World Kid Lit Month and the Richly Diverse Northern Hemisphere

This is the third in a series of four posts with which we ask you to join us in celebrating World Kid Lit Month (#WorldKidLit on social media).

As we continue our month-long celebration of international kids’ publishers and some of their newest books, we find the Northern Hemisphere overflowing with delights to discover. We’ve already noted quite a few in our tours of the Eastern and Western Hemispheres.  Ready for more?

Scotland’s Floris Books offers a bounty that includes board books, picture books, middle grade series and stand-alones, and some young adult titles, too. In addition to publishing Scottish authors and British illustrators, they also bring English language readers Swedish children’s book great Elsa Beskow, and the Netherlands’ Gerda Muller.  Among the newest of their Scottish novels for kids is Victoria Williamson’s The Boy with the Butterfly Mind. The Book Trust, dedicated to “Getting children reading,” praises this one as a “compelling and affecting book about acceptance, openness, mental health and the intricacy of family dynamics.”

where-did-you-go-today

Another much praised British publisher is Child’s Play Books. Among their board books, picture books, and sing-along titles, inclusiveness rules! You’ve probably met Clive and Rosa, a pair of toddlers each with their own series in which they pursue both gender-neutral and gender-nonconforming activities.  New in the picture book category this fall is Where Did You Go Today?, written and illustrated by Jenny Duke. No matter your family’s construction, you and your young reader will find plenty to share with the child’s eye view of a day spent outdoors.  Note, too, that Child’s Play makes some of its titles available in American Sign Language.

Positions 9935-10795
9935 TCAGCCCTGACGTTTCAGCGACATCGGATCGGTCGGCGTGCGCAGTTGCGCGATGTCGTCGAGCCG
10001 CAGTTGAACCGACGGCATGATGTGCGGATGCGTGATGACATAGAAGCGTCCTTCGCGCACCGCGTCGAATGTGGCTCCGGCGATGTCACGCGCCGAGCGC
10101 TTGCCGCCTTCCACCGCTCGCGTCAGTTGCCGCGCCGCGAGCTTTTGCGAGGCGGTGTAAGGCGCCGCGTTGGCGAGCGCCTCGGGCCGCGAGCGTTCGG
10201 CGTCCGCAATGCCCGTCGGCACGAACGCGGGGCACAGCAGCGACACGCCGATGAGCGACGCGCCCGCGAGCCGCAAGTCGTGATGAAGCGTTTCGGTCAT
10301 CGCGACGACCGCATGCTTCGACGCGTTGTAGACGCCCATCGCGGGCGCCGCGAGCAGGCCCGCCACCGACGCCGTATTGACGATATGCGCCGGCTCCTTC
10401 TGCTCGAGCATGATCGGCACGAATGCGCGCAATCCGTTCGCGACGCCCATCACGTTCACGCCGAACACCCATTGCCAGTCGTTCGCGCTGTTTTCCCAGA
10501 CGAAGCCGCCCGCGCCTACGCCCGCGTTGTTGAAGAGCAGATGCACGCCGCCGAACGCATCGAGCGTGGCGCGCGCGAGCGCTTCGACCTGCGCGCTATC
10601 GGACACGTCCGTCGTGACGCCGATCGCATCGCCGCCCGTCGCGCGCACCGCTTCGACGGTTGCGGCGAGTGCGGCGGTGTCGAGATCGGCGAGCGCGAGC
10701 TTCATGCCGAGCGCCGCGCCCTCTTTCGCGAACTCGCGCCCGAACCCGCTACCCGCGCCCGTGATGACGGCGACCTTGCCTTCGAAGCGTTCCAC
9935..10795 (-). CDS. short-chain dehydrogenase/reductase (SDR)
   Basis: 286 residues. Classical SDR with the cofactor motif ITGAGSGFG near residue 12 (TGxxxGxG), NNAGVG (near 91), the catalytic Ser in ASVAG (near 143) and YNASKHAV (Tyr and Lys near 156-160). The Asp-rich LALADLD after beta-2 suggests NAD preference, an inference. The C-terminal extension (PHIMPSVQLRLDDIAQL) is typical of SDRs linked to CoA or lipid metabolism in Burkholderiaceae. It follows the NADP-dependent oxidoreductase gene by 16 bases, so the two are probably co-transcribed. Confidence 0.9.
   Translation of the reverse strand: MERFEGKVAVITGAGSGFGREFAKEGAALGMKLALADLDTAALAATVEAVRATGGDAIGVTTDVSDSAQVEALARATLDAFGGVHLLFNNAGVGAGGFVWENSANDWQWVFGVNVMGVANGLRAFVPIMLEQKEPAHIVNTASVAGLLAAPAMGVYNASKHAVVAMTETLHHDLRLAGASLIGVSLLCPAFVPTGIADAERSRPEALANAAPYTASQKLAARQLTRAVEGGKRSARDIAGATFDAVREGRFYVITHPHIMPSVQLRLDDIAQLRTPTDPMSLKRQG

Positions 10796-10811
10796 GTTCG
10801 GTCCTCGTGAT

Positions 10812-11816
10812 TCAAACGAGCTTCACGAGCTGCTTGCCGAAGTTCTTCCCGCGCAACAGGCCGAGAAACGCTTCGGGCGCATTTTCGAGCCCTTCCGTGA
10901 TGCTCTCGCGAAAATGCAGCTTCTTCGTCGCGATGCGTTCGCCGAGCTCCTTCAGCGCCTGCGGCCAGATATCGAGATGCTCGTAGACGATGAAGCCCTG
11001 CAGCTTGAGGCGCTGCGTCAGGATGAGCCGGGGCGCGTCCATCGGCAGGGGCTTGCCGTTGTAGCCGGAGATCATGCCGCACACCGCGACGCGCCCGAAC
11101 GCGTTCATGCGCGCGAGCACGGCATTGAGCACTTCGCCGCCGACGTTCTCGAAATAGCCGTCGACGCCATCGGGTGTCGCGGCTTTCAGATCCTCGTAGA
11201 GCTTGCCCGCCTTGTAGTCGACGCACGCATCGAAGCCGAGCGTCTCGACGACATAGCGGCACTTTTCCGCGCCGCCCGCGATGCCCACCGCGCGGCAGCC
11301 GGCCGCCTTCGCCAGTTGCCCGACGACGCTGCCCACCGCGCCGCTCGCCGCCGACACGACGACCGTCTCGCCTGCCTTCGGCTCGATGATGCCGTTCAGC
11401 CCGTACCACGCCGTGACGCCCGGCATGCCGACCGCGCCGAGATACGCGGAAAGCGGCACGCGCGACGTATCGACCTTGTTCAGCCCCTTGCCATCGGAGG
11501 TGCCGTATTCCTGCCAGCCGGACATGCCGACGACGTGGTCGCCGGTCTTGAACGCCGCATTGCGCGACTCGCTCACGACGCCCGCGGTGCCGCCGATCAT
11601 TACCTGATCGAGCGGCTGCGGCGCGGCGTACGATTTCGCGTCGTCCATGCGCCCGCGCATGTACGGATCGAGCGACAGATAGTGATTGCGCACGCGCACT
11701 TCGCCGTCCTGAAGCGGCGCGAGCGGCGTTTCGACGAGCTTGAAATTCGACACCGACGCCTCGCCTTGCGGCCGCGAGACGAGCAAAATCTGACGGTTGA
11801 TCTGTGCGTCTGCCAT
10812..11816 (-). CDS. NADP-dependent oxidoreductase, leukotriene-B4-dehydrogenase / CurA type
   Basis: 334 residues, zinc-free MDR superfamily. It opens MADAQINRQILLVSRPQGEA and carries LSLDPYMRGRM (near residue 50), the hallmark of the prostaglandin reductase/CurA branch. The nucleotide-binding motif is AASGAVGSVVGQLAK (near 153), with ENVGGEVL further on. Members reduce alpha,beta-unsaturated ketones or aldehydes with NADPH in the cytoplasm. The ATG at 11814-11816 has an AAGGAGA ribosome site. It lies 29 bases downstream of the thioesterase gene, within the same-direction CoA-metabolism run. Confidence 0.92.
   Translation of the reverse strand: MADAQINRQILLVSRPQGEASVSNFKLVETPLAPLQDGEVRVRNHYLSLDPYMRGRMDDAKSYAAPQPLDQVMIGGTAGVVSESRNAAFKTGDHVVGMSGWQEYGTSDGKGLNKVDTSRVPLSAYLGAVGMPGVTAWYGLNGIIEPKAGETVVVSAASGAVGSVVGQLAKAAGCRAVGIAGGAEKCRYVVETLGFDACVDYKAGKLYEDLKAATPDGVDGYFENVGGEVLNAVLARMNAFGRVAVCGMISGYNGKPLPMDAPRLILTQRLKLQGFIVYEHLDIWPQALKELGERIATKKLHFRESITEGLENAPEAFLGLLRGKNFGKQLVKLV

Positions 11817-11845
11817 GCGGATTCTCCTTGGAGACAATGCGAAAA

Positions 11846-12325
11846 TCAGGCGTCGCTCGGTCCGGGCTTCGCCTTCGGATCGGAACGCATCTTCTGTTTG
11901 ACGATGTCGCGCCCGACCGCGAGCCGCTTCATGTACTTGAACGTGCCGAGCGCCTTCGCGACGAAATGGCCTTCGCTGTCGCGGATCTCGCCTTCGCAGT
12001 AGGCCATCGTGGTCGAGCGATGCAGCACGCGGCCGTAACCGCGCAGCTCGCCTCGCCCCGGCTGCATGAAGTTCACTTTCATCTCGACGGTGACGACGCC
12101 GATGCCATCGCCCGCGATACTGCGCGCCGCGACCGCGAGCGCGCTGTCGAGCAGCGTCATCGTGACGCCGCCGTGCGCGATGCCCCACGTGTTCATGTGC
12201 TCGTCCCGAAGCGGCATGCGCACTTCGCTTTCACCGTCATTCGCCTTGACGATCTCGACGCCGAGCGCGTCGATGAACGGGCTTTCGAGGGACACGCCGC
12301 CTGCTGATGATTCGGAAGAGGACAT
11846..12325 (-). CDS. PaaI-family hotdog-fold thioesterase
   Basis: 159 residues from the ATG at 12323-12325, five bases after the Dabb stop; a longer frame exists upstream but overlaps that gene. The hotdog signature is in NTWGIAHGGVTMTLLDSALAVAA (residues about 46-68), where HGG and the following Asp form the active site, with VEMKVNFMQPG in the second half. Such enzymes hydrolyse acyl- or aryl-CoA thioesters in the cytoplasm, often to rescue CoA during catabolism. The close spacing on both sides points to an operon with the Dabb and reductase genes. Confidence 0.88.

What On Earth Books increases its reputation both in Britain and North America with its nonfiction explorations of the natural and historical worlds. Whether you have space for a Wallbook with its giant timeline, or want to discover a corner of the natural world in the depth and breadth their Explorers series offers, you’ll want to save time and attention for the new picture books, too, like this one about how different animals’ optical worlds vary:

Kube Publishing provides us with English language children’s books reflecting Islamic and Muslim experiences.   You can find books for babies, for picture book readers, and  older fiction and nonfiction here. Instead of reflecting the point of view of an outsider in the West, Kube’s books place Islamic culture and faith at the center while also making the stories carried in the books accessible to other readers. The I Say series, for ages infant to 4, provides opportunities imagined by storyteller Noor H. Dee, with colorful and cartoony illustrations by Iput to learn “words that are loved by Allah and give your good manners a boost.”

Moving west across the Northern Hemisphere, Tiger Tales Books provides picture books aplenty for the young and a nonfiction imprint, 360 Degrees, for somewhat older children. Board books provide ways to share concepts, traditional rhymes, and seasonal moments.  A brand new picture book, Bedtime for Baby Sloth, by Danielle McLean and illustrated lovingly by Sarah Ward, offers a story both adult caregivers and little ones can appreciate while also providing lots to seek and find on every page.

Also published in the United States, by Tilbury House,  Miss Pinkeltink’s Purse  by Patty Brozo and with engaging and brightly colored illustrations by Ana Ochoa, offers picture book readers the opportunity to discover how a community works together to support a member who needs extra help. Respectful, insightful, and inspiring, this one earned commendation from the National Council for the Social Studies on their 2019 list of best trade books for young people.

So many books arriving from the Northern Hemisphere!  Fortunately, there are lots of worldwide readers to enjoy finding them.

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